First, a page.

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Developing and Global Adjustments in Adobe Lightroom Classic

Lesson 13 of 13

Synchronizing for Faster Editing

 

Developing and Global Adjustments in Adobe Lightroom Classic

Lesson 13 of 13

Synchronizing for Faster Editing

 

Lesson Info

Synchronizing for Faster Editing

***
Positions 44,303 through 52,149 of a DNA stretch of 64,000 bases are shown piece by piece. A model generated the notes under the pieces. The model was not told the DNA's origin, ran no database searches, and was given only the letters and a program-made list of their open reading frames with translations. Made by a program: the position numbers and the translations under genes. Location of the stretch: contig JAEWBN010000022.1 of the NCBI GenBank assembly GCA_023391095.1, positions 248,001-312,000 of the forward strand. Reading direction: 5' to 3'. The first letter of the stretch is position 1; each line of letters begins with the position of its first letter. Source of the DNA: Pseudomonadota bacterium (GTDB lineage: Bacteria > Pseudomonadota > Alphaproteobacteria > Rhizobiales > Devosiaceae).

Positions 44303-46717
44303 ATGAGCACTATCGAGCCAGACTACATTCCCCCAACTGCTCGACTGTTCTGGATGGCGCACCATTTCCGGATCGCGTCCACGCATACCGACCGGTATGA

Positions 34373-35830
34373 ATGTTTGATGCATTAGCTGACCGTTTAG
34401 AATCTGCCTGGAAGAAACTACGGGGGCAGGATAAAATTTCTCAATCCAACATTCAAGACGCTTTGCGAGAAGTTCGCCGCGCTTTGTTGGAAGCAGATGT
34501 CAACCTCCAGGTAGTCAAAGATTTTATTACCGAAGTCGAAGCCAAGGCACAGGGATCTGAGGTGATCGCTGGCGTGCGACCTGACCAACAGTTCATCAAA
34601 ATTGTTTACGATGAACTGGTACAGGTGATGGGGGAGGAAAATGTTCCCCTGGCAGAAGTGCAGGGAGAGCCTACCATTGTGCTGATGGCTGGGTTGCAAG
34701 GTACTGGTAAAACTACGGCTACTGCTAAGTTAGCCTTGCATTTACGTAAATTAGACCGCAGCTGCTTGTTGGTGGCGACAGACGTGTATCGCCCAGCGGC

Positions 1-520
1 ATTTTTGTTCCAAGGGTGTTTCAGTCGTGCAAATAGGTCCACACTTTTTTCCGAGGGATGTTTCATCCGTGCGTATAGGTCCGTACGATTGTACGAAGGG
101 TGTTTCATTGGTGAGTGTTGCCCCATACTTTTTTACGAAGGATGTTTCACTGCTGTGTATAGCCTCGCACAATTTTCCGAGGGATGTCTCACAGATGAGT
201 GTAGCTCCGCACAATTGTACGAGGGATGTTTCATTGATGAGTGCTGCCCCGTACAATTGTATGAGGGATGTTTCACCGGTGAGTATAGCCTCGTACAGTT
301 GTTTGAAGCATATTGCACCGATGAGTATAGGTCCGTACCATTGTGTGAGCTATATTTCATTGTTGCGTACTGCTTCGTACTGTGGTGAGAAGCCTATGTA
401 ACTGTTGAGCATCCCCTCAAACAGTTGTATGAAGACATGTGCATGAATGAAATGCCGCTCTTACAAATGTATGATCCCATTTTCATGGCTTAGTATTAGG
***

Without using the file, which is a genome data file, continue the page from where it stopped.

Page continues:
and the last thing that I want to tell you. Um, here and and it's it's kind of the overarching. Everything about developing, uhm is in order to get it done quicker, you need to be able to adjust more than one image at a time. And so, to that end, I'm going to take you through again and we're gonna look at metadata. We're going to choose a camera so that we're looking at one specific camera, and I'm going to highlight all of the images. Actually, we'll just do these three here, Um, and there are several ways that you can do it, and it's all based on synchronization and light. Room Classic is where synchronization is super fast and super easy. That's a chief difference between Light Room Classic and the new version of Light rummages called Light on Desktop. Lightened desktop is not very good at synchronization. It's still a copy paste mentality, which is what other software do software makers have done, which is strange that they've they've done that with the new version of Light Room. B...